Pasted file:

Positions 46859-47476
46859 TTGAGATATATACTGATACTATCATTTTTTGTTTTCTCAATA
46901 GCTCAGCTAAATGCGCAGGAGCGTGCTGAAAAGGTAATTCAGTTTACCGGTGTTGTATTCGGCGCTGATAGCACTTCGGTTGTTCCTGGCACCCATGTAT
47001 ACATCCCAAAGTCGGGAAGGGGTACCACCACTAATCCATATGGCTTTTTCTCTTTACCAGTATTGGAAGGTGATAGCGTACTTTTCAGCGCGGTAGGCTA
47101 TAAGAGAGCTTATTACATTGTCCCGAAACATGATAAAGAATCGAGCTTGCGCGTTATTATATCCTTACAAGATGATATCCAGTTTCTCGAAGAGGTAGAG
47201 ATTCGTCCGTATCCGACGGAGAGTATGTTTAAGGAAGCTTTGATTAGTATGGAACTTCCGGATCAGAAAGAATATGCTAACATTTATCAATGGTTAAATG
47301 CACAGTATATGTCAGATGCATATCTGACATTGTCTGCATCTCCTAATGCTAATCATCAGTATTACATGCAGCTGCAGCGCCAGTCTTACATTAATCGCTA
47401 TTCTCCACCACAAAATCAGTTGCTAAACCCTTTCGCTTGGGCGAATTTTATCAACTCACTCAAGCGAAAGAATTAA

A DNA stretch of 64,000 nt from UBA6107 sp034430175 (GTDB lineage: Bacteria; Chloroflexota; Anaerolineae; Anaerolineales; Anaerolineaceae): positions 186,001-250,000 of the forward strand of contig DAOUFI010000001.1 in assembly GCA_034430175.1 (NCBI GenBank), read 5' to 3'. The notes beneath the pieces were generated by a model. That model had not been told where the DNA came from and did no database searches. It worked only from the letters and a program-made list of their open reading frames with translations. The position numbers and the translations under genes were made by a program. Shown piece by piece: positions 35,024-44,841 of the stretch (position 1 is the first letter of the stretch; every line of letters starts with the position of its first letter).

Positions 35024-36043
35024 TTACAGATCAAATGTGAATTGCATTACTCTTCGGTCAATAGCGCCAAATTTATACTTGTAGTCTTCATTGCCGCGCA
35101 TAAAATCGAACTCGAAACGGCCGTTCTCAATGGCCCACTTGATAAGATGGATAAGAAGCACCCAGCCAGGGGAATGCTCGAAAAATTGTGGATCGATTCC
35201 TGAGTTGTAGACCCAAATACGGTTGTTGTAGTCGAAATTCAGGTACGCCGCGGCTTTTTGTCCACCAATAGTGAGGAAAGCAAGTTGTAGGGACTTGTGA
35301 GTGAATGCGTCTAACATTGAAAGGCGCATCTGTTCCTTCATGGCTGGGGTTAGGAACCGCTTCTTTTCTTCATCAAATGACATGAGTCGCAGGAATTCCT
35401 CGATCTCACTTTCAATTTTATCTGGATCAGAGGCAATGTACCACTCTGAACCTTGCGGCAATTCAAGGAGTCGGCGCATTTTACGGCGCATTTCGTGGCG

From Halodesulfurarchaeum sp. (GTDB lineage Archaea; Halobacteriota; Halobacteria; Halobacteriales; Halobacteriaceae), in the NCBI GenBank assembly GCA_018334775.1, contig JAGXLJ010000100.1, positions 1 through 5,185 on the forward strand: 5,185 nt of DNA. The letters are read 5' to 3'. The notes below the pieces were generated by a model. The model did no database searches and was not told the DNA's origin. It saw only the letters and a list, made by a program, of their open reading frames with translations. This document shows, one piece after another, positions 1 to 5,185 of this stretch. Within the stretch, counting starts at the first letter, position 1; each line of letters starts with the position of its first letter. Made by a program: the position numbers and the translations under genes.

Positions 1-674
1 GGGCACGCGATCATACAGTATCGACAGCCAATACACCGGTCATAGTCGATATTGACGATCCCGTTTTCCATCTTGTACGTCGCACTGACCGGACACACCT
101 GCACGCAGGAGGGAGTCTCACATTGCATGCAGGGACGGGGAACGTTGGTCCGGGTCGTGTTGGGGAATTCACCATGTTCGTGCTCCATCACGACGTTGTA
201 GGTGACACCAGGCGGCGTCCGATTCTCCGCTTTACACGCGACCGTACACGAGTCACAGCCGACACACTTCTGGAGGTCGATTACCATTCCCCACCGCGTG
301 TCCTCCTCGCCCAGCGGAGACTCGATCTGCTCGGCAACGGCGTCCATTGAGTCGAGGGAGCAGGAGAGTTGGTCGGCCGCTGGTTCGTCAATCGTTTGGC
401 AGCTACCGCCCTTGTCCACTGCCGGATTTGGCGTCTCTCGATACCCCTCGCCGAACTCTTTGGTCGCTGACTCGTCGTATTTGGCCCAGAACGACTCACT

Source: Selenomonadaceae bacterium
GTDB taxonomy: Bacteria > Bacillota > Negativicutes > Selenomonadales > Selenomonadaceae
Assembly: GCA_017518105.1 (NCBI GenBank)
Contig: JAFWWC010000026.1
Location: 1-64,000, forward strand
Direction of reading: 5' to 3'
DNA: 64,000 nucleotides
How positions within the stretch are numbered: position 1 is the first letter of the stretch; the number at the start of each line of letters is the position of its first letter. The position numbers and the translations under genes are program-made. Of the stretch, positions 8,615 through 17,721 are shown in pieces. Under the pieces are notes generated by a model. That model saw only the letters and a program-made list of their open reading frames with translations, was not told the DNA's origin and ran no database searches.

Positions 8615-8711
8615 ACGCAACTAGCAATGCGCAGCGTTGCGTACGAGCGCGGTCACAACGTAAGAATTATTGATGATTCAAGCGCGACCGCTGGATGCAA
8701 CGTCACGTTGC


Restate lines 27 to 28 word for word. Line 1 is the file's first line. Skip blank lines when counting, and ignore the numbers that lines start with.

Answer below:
Location: 1-64,000, forward strand
Direction of reading: 5' to 3'